Fashion Foreword

Fast Company | Les Lunes
Moving the Needle | Les Lunes

"Fashion Foreword"

by Liz Segran 
Staff Writer, Fast Company
The Wall Street Journal recently revealed that the Chinese laborers who sew Ivanka Trump's clothing line work more than 60 hours a week, earning only $62 a week-- a violation of international labor standards. Stories like this are common, making it easy to assume that all Chinese factories are equally horrendous. But as I've discovered through my reporting over the last few weeks, they are not all alike.

It can take years to fully understand the manufacturing landscape in China. Anna Lecat began learning Mandarin as a teenager at university in Budapest, then spent seventeen years connecting U.S. companies to Chinese factories. "If you heard me speaking on the phone, you wouldn't know I wasn't Chinese," Lecat tells me. "Learning Mandarin was my ticket out of Hungary."

She explains that for three decades, the Chinese government has invested heavily in transforming the southern city of Shenzhen into a manufacturing hub. It incentivized factories to set high targets and encouraged laborers from the countryside to take industrial jobs. Many of these factories ended up churning out high volumes of clothes for American and European fast fashion brands, gaining a reputation for rock-bottom prices, poor quality, and bad working conditions. But in other parts of the country, like Shanghai, Hangzhou, and Dongguan, the story was quite different. Many factory owners there continued to focus on craftsmanship, particularly in traditional Chinese fabrics like silk and cashmere. They had to pay good salaries to retain the best workers.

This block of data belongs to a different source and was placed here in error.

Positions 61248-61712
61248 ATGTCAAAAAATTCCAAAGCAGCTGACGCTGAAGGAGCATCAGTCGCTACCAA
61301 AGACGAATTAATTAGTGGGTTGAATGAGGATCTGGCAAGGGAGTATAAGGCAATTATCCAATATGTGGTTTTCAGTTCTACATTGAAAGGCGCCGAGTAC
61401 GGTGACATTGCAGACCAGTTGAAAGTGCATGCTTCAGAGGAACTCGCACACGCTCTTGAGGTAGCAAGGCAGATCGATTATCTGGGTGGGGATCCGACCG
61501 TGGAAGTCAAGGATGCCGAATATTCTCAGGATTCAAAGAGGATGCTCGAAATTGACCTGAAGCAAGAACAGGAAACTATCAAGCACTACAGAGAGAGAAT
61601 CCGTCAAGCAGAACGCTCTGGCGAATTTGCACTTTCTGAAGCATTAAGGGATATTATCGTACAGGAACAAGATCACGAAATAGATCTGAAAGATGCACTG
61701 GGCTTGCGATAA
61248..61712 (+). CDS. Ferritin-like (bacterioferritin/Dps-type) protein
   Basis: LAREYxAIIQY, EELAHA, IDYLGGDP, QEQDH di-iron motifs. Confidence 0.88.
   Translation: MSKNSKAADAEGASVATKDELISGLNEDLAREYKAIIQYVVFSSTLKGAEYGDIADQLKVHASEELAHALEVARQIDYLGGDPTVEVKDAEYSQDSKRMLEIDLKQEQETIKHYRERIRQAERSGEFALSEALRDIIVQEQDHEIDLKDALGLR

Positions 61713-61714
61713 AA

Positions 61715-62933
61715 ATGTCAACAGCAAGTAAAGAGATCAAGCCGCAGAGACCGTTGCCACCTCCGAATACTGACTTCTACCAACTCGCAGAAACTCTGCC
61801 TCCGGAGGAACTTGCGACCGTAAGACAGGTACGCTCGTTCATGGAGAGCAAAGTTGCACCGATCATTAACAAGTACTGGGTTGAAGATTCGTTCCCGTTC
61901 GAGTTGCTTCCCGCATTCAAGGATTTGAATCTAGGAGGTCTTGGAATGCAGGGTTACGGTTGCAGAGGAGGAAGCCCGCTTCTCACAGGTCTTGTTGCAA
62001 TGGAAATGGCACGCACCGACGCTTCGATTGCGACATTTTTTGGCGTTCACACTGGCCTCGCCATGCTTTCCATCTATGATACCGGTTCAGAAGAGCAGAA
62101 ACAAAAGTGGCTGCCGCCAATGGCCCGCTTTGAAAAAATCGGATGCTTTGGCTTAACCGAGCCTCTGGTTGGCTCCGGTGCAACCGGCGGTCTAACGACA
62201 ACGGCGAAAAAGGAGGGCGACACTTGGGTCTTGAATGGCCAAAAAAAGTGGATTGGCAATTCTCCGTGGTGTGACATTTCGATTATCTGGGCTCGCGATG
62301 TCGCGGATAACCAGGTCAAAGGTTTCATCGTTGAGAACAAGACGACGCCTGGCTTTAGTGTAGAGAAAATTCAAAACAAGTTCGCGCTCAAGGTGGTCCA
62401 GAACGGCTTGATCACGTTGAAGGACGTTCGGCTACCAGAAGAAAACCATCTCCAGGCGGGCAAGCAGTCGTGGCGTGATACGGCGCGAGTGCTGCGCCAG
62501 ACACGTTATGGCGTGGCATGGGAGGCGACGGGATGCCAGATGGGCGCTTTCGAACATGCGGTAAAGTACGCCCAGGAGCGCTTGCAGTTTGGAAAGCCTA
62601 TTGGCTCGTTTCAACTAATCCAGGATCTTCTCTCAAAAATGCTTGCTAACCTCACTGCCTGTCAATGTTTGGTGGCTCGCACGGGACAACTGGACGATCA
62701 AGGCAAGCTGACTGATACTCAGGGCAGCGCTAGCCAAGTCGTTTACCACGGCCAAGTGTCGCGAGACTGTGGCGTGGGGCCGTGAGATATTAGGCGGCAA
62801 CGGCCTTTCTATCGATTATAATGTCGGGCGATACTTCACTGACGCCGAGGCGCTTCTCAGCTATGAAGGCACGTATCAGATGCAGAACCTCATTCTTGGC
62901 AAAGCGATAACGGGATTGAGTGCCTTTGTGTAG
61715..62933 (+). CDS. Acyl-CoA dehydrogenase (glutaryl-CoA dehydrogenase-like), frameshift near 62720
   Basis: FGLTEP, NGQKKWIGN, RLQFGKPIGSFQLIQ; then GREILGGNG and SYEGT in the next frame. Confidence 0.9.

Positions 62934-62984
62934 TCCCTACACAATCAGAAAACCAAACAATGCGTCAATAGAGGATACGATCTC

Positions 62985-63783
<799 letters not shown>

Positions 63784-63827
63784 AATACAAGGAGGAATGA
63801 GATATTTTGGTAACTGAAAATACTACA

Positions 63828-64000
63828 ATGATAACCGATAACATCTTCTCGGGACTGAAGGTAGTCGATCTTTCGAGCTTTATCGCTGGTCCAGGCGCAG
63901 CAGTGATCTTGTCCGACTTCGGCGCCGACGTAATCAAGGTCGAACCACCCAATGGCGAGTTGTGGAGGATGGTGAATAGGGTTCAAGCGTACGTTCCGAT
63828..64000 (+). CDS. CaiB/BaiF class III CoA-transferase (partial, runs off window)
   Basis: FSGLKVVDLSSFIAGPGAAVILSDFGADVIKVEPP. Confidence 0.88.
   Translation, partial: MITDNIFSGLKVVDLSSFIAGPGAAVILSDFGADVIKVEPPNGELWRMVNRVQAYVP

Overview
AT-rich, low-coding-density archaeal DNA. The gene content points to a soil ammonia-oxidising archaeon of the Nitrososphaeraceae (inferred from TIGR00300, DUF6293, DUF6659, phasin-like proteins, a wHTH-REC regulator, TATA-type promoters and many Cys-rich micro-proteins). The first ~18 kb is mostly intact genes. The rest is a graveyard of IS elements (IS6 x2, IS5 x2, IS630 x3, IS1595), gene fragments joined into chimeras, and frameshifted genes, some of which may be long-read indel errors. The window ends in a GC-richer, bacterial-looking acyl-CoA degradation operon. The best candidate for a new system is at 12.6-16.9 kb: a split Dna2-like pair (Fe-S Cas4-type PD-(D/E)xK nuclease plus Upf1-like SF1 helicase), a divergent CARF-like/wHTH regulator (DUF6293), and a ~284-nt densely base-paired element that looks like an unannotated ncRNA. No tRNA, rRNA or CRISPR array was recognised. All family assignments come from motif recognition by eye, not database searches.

Five years ago, Lecat struck out on her own to launch a fashion label, Les Lunes, that creates elegant garments out of soft, durable bamboo fabric. It made sense to make the clothes in China, since bamboo is sourced from the region. She choose to partner with a Shanghai factory. "There's a little playroom for workers' children," Lecat tells me. "In the afternoon, the seamstresses eat their lunch in a pleasant, sunny room. They're highly skilled, and earn good wages. It's a real mistake to think you can't make clothing ethically in China."